Then there's a philosophical point. We talk glibly about placebo response rates, as if the placebo has caused the response. In this case we have no idea what would have happened without placebo. Is it credible that some psychological healing effect is at play here, or is this just the natural history of the disease?

What are the consequences of long standing reflux disease?


A study of the whole population of Sweden tells us that frequent and severe symptoms of reflux over a long period are associated with very much higher risks of oesophageal cancer [5].

Study


The study found every case of cancer of the oesophagus or gastric cardia newly diagnosed between late 1994 and 1997. The Swedish system and special organisation allowed the cases to be identified rapidly and to be paired with matched controls chosen at random from the Swedish population. Patients and controls were seen by trained interviewers blinded to the intention of the study, and they were asked a number of questions about lifetime experience of heartburn and regurgitation. Symptoms occurring within five years of diagnosis were disregarded. Diagnosis of cancer was by pre-set rules, and almost all cases were reviewed by a single pathologist.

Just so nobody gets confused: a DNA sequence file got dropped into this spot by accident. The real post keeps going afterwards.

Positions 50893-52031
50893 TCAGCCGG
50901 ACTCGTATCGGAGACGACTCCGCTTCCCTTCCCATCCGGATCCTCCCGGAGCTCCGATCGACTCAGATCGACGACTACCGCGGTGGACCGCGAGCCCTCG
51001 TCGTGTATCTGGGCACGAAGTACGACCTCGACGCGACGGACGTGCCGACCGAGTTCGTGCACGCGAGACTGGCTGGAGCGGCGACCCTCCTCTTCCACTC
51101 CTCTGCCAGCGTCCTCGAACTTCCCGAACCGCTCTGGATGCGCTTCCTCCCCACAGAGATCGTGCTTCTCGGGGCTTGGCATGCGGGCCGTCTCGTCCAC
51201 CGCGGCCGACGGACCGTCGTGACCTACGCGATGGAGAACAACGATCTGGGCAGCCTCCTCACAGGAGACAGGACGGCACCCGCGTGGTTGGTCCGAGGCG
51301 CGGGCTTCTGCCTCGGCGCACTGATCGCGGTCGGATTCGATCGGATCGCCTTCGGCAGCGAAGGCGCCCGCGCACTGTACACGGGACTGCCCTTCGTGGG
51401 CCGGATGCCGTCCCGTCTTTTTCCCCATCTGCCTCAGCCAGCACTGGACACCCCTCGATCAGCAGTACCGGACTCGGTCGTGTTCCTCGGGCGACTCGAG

Results


There were 618 patients with cancer and 820 controls. After adjusting for a mass of different things, the results showed that oesophageal adenocarcinoma, but not adenoma of the gastric cardia or squamous cell carcinoma of the oesophagus, was highly related to symptoms of reflux. The Table shows the odds ratios for the frequency, duration and severity of symptoms.

Table: Oesophageal adenocarcinoma - association with symptoms and their severity and duration
Symptom of reflux Comparison Odds ratio (95%CI)
Heartburn, regurgitation or both at least once a week Less than once a week 7.7 (5.3 to 11)
Heartburn, regurgitation or both at night at least once a week Less than once a week 11 (7.0 to 17)
Symptom of reflux Comparison Odds ratio (95%CI)
Reflux symptoms more than three times a week No symptoms 17 (8.7 to 28)